Book: India's Foreign Policy: A Reader
Edited: Kanti P. Bajpai and Harsh V.Pant
Critical Issues in Indian Politics Series
Price: Rs 1095
Adding to a growing list of publications on India's foreign policy, this anthology of previously published essays seeks to examine ideas and imperatives which might explain foreign policy-making in India. Most of the articles were published at a momentous time, globally and nationally, in the last years of the 20th and the first decade of the 21st century. The essays, by reputed academics and scholars, look for answers to challenges faced by India's external relations through the lens of international relations theory and the eyes of academia. It is a brave, erstwhile member of the foreign policy establishment who undertakes to critique such a book!
Helpfully, the editors explain in the introduction the contours of the book, its organisation into four parts — addressing ideas which, according to them, have dominated India's foreign policy-making, the power and capacity needed if India should wish to become a major or even a great power, bilateral and regional relations, mainly focussed on Pakistan, China, the US and India's "extended neighbourhood", and global diplomacy, a section which, in fact, contains two outstanding essays on India's negotiating strategies on climate change and the WTO.
The editors also explain their decision to restrict the definition of foreign policy to exclude security policy (the series includes a companion volume on India's national security), the time within which the articles were written to within 15 years (in fact, most were written in 2001-2009), and the geographical areas on which the book has focussed. One can take issue with all three restrictions, even while respecting the right to impose them and appreciating many of the reasons cited by the editors to determine the content of such a book. However, the "exclusion" of major areas of India's policy interests because of their "secondary importance" seems to me a somewhat sweeping judgement; exclusion on grounds of space or the absence of scholarly writing on them would be valid enough. It is less understandable to relegate areas such as the UN and other multilateral groups through which India functions today, Africa and countries such as Germany and France, Japan and Brazil to a "secondary place", given the importance assigned to these areas in India's foreign policy.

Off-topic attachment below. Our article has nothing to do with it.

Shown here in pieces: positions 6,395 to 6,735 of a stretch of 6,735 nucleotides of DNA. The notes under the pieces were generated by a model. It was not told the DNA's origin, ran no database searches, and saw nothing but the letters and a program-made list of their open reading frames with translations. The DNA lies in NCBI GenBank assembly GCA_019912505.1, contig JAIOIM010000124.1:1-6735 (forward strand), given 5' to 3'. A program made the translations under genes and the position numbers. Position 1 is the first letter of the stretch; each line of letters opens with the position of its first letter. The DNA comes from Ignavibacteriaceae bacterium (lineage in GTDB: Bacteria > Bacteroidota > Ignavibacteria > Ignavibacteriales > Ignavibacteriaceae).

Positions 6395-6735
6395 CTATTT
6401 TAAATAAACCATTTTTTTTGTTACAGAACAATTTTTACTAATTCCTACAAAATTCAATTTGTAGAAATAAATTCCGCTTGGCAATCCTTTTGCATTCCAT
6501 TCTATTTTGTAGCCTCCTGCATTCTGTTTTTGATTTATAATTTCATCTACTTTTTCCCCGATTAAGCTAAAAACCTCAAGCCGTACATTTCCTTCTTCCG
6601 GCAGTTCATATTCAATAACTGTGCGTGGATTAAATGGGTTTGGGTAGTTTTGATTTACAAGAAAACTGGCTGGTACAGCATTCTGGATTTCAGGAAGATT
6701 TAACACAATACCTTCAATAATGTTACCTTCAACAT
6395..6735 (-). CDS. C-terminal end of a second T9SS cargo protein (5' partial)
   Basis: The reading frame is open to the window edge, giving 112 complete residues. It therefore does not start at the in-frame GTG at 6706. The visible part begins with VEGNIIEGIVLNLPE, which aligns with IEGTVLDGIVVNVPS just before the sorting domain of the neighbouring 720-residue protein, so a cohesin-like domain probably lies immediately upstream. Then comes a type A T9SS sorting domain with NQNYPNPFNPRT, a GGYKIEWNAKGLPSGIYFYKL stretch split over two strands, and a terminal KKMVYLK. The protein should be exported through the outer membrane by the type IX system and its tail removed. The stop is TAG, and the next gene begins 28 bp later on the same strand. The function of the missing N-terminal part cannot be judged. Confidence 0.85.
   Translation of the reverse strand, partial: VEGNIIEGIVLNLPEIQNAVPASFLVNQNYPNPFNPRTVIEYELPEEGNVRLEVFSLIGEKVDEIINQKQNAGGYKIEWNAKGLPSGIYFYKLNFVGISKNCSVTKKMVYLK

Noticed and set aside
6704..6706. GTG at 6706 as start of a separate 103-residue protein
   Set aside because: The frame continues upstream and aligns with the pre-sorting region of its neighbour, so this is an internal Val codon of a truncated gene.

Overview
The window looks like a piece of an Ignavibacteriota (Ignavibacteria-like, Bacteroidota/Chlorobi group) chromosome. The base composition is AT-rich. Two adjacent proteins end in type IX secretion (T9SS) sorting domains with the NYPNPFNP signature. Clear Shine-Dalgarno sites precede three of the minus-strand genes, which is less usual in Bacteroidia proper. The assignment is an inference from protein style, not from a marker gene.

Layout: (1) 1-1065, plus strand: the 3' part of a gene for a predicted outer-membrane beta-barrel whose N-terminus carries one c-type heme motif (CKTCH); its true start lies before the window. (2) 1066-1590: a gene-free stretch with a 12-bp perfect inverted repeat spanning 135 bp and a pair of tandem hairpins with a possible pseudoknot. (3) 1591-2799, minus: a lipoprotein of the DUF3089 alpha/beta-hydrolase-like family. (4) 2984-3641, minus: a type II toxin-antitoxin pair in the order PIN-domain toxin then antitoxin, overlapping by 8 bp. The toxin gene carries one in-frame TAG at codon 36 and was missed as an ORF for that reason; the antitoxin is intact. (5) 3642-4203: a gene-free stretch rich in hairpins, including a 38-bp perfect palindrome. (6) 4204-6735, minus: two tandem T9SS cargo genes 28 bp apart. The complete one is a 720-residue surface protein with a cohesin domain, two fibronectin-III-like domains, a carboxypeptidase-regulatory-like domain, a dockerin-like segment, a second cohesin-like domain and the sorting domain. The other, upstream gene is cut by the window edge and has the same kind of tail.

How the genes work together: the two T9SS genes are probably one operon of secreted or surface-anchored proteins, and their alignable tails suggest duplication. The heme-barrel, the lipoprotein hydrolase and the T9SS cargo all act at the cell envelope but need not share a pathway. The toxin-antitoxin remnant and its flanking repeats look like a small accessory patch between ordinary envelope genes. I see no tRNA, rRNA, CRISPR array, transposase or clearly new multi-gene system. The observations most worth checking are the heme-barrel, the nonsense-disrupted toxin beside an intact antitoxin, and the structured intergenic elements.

The three essays in the section 'Ideas', written in 2001-2003, when Indian foreign policy was undergoing major changes, is perhaps the most interesting, though it is hard to see whether they would enlighten or confuse the target audiences of this work. One recalls the debates on non-alignment at the time, chiefly between those who saw it as an ideology and those who felt it was a strategy which needed to adapt to changed circumstances. All three essayists, C. Raja Mohan, Stephen Cohen and Kanti Bajpai, accept the centrality of non-alignment as the dominant idea in India's foreign policy in the early years, though Cohen and Bajpai widen the process to encompass "the Nehruvian Tradition" or just plain "Nehruvianism". All three note the shift in foreign policy to what Bajpai calls "Neo-liberalism", though Cohen argues that during Indira Gandhi's government, there was a period of 'militant Nehruvianism'. Mohan sees a parallel shift from multilateralism as the dominant mode of foreign policy. Cohen's perceptive essay also highlights the gradual emergence of regional perspectives as states in India developed the means to influence the previously Delhi-centric foreign policy, with the rise of powerful regional political parties. Both Cohen and Bajpai find the clearest articulation of the shift to a more "realist" and "militarist" stance in India's nuclear weapons policy, India's nuclear doctrine having been made public only in January 2003. Since the debate on several of these issues still continues, with an emphasis on "strategic autonomy" and the use of the NAM, not so much as a platform but as occasions for the crafting of issue-based groups on matters relating to economic, political and security issues, it would appear that strategy is today winning over ideology among policy makers, at least.